If it is true, as social psychologists have been saying for years, that men and women are different, want different things, and relate to the world through different lenses, then it stands to reason that what they want in a new home differs as well. And research shows when buying a new home, women hold 92% of the purchase influence. For more than 20 years, Mollie Carmichael, Principal at Meyers Research, has been conducting consumer research to track the preferences and behaviors of new home buyers, and she boils it down to this, “Prestige is more important to men than women. Men focus on conquer and achieve, women tend to engage and relate”. I admit, it sounds like an old stereotype, and one I don’t want to believe, but she has the data to prove it.
At 8,000 responses strong through the first half of 2018, the Meyers team’s consumer preferences survey uncovered some clear insights about the home features that are important to women, but more importantly, why those features are important. I spoke with Mollie, and with her R&D design partner Nick Lehnert, Executive Director of Design Strategies at KTGY Architecture + Planning, whose team is creating new prototype plans inspired by these findings. Says Lehnert, “since most women make the decisions about buying the house, why wouldn’t a builder consider this as a way to differentiate yourself?”.
What “home” represents to both men and women, when asked to pick one word (unaided), was “comfortable”. But Carmichael’s research, drawn from home shopper lists provided by builders and developers across the nation, reveals that owning a great home for a man is a “sign of accomplishment that defines success, and he’s more concerned with location and outward-facing issues”, whereas for a woman, “the inside of the home is important, and how it will engage and serve whatever family means to her”.
The “why” behind a few of the key insights provide food for thought and new design inspiration for even small tweaks to plans for builders who accept the challenge of true customer-centric differentiation.
Inside vs. Out
Women are focused on how to make the whole home connect, and how they spend time with their families. They will look for conversation spaces, where family can engage and relate, and quiet spaces for decompression or downtime, and a place she can call her own.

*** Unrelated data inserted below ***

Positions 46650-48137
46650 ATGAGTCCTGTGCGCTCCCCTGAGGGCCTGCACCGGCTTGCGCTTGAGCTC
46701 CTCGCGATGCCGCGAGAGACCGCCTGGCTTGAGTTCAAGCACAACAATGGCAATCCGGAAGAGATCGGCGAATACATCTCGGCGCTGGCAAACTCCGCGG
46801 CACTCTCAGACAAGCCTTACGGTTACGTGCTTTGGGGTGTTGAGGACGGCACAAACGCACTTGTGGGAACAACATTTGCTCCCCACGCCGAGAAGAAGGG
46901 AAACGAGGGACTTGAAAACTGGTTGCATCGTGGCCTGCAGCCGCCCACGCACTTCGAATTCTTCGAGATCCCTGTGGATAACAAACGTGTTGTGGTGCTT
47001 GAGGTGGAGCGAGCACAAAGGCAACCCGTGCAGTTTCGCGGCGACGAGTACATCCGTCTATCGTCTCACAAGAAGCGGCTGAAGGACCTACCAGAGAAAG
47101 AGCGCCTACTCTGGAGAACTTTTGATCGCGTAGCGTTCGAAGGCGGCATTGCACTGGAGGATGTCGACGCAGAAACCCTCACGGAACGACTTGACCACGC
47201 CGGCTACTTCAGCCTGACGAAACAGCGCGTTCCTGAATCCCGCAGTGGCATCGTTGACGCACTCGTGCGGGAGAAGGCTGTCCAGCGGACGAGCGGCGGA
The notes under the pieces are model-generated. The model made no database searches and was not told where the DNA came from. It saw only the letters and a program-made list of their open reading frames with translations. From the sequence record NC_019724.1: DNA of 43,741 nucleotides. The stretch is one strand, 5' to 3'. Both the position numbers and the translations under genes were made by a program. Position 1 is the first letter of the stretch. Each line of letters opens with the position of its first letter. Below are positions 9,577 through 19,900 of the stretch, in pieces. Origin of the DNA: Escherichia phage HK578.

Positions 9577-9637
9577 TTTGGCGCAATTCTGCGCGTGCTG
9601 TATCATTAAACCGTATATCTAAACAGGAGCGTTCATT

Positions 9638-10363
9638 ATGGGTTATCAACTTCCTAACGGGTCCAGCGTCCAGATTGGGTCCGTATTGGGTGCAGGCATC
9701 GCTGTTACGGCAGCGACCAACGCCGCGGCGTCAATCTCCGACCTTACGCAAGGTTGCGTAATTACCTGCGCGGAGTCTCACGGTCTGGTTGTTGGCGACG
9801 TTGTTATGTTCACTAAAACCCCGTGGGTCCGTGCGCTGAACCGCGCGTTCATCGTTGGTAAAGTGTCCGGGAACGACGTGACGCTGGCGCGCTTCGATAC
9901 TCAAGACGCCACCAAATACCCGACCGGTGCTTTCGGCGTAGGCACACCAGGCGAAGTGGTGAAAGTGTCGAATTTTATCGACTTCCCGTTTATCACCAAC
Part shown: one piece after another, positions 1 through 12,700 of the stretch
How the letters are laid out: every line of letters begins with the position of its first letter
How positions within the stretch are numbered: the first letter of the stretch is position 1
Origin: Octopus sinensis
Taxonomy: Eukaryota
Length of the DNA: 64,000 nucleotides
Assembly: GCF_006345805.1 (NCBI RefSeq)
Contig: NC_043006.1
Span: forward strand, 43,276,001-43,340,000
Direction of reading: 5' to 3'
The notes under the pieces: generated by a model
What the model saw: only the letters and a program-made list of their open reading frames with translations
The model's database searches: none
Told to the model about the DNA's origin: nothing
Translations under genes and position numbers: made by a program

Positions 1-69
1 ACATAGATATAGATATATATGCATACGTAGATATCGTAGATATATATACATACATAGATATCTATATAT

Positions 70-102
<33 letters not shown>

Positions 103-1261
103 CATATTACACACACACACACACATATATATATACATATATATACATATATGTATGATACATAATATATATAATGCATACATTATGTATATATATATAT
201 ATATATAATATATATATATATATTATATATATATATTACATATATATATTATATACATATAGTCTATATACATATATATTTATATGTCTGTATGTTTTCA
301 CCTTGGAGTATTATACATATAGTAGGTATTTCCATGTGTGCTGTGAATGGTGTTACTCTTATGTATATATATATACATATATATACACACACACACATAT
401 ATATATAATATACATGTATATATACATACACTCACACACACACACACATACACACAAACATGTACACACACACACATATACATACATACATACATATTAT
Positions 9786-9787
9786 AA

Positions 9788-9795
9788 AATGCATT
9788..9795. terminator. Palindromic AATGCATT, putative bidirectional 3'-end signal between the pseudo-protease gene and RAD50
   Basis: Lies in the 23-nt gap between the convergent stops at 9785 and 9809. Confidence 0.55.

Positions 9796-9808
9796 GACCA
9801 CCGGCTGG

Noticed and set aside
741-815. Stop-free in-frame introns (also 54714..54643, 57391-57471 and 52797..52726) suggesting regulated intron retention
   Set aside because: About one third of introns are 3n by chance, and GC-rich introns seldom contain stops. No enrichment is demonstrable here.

Men are more interested in curb appeal – not that women don’t care about it — but interiors and how the home lives are more important to women than how it looks. One shift in this year’s study was the reaction to modern architecture, with men being 60% somewhat or very likely to find it appealing (versus 30% in prior studies), while only 47% of women felt the same.
Kitchen Island vs. Backyard
Think about when you walk into a friend’s home. Where do you hang out? Carmichael asked this in focus groups with builder sales agents with 10+ years of experience. One participant answered, summing up gender differences related to what areas in the home are most important, “Women typically gather around the island in the kitchen and talk. Men grab a beer and go outside on the deck or elsewhere and talk”. This ties in to the inside vs. out preferences expressed.
Dealing with All That Stuff
One of the three overall trends surfacing in this year’s study, according to Carmichael, is the amount of stuff we have. “We all have more stuff, period. Where do you put it”? She herself has master-planned a 12 x 12-foot coat closet in her own home into a pantry that most would drool over. It has shelving that works without one wasted inch, for everything from extra plates, to separate fridges for wine and soda. This is a trend she says women relate to, and a differentiator that is easy and affordable for a builder to do – every pantry space must just work. And according to Lehnert, “Women are less concerned with the size of the space, and more concerned that it functions well. How can you apply this principle across multiple spaces in the home, so it lives better”?